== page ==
The Southwest Coshocton and Muskingum County Landowner’s Association in southeastern Ohio met last night in Dresden, OH to hear from experts and lawyers about progress with a lease for association members.
The group is still actively seeking new landowners to join…
MDN ran across a story in the local Zanesville, Ohio newspaper that makes an interesting boast. A group of three financial advice firms have joined forces to offer workshops for landowners in the Coshocton, OH area that supposedly instructs landowners on how to save “virtually every tax dollar” on lease bonus payments. The technique, which involves setting up some sort of special legal structure, will also “save taxes” on royalty payments. We are 100% in favor of landowners keeping their money!
But, is it too good to be true? We don’t know. However, it does sound interesting, and if you live somewhere in the Coshocton vicinity, we’d encourage you to check it out. Let us know if you do…
Drilling in Ohio’s Utica Shale took off like a rocket in 2012. It seemed a week did not go by without new permits to drill being issued in counties like Carroll, Guernsey, Belmont, Harrison and Noble. But two counties in eastern Ohio have not been caught up in the drilling frenzy, at least so far: Coshocton and Muskingum. Has drilling passed by them? Not according to officials in both counties.
The head of the Coshocton Port Authority says it’s early innings yet:
Earlier this year, Enterprise Products Partners announced a 1,230 mile ethane pipeline called the ATEX Express (Appalachia to Texas) that will run from Pennsylvania to the Gulf Coast (see this MDN story). Part of the pipeline repurposes an existing pipeline from Cape Girardeau, Missouri south to Texas. But part of the line is new construction through Ohio.
Not long after the new pipeline was announced, there was a dispute over whether or not Enterprise would need permission from the Ohio Power Siting Board to build new line through the state (see this MDN story). Apparently the issue is now resolved because construction in Ohio is beginning in Coshocton County:
Drilling companies like to know, as much as possible, where they stand the best chance of drilling. Horizontal hydraulic fracturing means every hole drilled is much more likely to produce gas (and oil) than a conventional vertical hole, but it’s still no guarantee. Not every hole produces. So to help eliminate as much guesswork as possible, drillers often purchase seismic test data.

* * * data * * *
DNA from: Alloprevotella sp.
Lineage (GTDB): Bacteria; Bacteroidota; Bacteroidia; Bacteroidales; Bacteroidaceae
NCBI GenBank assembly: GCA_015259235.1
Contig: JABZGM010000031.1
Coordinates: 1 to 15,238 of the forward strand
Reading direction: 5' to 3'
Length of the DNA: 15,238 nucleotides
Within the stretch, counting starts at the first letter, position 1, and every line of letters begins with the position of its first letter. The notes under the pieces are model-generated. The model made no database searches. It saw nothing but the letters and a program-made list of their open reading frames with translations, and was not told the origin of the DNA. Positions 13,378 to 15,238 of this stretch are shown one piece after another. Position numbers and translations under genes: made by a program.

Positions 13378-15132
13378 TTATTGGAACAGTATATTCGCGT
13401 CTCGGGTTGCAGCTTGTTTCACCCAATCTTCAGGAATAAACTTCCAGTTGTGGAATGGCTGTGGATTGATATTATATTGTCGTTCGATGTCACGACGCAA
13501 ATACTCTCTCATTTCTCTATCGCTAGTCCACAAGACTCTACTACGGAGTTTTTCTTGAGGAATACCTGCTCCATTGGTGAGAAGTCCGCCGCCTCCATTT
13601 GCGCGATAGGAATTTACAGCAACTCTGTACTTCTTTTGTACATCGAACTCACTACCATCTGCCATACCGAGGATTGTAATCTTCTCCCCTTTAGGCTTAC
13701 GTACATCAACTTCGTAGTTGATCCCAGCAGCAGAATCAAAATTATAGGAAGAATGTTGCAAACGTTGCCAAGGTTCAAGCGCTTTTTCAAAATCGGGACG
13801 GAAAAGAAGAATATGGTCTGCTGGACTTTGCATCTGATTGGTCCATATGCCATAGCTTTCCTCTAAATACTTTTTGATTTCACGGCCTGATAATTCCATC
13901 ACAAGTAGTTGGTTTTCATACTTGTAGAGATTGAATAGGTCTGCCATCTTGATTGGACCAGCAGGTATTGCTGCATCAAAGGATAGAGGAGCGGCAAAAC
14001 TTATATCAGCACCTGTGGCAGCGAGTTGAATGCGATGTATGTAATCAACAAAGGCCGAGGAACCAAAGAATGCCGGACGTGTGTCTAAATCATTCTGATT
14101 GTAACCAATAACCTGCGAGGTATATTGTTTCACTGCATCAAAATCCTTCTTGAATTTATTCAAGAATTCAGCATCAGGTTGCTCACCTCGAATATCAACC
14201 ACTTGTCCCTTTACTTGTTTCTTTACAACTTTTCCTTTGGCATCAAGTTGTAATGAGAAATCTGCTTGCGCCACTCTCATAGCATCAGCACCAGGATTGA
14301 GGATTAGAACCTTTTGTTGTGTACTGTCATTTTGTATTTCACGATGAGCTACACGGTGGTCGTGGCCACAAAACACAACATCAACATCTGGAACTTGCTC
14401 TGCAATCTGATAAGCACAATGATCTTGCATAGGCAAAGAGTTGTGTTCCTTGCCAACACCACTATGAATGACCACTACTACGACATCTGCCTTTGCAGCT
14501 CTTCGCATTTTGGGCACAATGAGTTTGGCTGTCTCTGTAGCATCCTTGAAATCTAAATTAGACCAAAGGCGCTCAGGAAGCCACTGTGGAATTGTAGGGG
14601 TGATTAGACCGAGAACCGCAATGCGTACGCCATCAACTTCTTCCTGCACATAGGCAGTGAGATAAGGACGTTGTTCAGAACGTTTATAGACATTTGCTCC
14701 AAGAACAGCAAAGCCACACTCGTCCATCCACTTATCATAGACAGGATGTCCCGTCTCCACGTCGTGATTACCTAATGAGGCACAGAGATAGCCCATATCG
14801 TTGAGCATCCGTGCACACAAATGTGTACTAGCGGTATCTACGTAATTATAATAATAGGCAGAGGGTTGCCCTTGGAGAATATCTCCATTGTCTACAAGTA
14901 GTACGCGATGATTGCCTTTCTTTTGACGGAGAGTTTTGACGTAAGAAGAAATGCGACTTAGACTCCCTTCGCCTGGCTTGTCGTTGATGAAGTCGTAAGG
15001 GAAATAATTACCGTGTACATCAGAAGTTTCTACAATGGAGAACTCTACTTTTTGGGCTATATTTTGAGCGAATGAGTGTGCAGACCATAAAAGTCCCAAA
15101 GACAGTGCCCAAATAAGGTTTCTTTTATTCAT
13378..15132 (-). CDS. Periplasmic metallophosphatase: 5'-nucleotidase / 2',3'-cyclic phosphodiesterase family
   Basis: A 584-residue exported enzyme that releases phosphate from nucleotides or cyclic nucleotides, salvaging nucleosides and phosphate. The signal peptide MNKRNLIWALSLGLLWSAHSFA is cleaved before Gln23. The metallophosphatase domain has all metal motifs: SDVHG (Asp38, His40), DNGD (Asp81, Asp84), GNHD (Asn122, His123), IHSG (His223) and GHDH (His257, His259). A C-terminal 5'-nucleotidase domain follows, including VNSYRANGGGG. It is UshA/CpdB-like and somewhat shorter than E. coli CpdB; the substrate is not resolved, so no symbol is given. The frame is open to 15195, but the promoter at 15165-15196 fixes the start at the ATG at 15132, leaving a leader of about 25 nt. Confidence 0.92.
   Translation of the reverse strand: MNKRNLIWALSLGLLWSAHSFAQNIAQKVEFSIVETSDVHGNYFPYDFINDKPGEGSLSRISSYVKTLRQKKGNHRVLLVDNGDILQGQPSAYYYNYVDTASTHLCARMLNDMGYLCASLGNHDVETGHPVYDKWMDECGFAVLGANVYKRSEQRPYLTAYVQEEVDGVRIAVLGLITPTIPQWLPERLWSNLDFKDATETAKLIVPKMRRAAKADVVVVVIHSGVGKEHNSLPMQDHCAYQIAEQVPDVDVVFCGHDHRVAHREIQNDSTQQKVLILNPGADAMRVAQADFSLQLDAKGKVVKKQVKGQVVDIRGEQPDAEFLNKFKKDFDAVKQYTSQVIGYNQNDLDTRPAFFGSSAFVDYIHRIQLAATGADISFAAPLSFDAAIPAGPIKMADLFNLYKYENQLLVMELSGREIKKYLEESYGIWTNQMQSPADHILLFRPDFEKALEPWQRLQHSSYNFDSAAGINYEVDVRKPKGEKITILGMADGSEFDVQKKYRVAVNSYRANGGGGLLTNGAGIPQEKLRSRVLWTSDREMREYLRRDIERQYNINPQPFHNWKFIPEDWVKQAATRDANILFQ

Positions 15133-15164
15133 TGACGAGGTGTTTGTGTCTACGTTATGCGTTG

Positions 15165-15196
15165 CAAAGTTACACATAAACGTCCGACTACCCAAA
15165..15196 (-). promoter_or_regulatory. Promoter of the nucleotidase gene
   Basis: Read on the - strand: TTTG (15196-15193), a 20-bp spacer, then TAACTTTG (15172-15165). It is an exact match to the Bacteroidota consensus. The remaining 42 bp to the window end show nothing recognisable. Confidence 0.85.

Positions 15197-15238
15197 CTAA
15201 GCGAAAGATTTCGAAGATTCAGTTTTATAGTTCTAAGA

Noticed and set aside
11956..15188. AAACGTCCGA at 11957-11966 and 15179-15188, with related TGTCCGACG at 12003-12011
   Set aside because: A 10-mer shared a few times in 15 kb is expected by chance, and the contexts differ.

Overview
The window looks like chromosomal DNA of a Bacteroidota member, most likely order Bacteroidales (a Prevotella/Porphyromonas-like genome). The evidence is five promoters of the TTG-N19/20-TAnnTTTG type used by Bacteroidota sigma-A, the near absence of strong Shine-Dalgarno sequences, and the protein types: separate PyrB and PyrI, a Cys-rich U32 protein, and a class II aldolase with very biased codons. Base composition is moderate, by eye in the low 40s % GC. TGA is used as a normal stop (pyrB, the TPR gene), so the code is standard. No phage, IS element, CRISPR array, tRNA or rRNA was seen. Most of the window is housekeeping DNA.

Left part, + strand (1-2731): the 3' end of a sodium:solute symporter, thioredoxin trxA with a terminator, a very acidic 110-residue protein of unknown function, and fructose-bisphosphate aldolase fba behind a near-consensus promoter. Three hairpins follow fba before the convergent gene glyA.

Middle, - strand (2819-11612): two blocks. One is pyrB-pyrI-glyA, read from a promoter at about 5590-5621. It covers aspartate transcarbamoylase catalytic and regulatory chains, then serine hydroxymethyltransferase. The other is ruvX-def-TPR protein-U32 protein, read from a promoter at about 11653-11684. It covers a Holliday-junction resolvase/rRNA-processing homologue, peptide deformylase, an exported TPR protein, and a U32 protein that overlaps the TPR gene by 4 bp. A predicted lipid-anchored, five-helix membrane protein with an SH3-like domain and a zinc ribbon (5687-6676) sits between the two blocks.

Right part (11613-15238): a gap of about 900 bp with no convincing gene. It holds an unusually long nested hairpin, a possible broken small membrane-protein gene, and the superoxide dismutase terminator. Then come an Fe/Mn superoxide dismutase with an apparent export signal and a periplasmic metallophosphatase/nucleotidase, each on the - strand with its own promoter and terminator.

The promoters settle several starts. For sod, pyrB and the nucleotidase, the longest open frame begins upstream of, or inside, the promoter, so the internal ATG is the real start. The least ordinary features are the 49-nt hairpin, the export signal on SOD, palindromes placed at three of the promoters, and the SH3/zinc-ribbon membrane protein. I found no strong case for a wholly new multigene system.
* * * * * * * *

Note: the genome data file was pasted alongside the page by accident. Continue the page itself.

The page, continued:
Big trucks roll along roadways with large vibrators that emit ultrasonic waves into the ground (or in some cases “thump” the ground) and then record the echoes to draw a picture of the underground rock structure. Ever wonder what it looks like? Just watch the video below of ultrasonic trucks doing their work in Coshocton County, Ohio.
It looks like Anadarko is getting ready to drill in the Utica Shale in Coshocton County, Ohio. New blue signs on rural roads have begun to spring up warning Anadarko truckers to not go beyond certain points (to limit road damage). When queried about the signs, Anadarko’s public affairs rep said:
The Coshocton County, Ohio unemployment rate has been stubbornly high, but now it’s starting to move lower. In May of this year the unemployment rate for Coshocton stood at 9.3 percent. It was 10.2 percent in April, one month earlier. And if you go back a year to May 2011, it was 11.3 percent. In fact, the current 9.3 percent rate is the lowest rate seen in Coshocton County since 2008.
What’s caused the Coshocton unemployment rate to go 2 percent lower in just one year? Yep, much of it can be credited to Utica Shale drilling.
Coshocton County in eastern Ohio requested Utica Shale lease offers for 436 acres of county-owned land no longer being used for any other purpose. There was only one offer put on the table, by Anadarko. Under the five-year lease offer, the county would receive a $1.3 million signing bonus ($3,000 per acre) and 17.5 percent in royalties.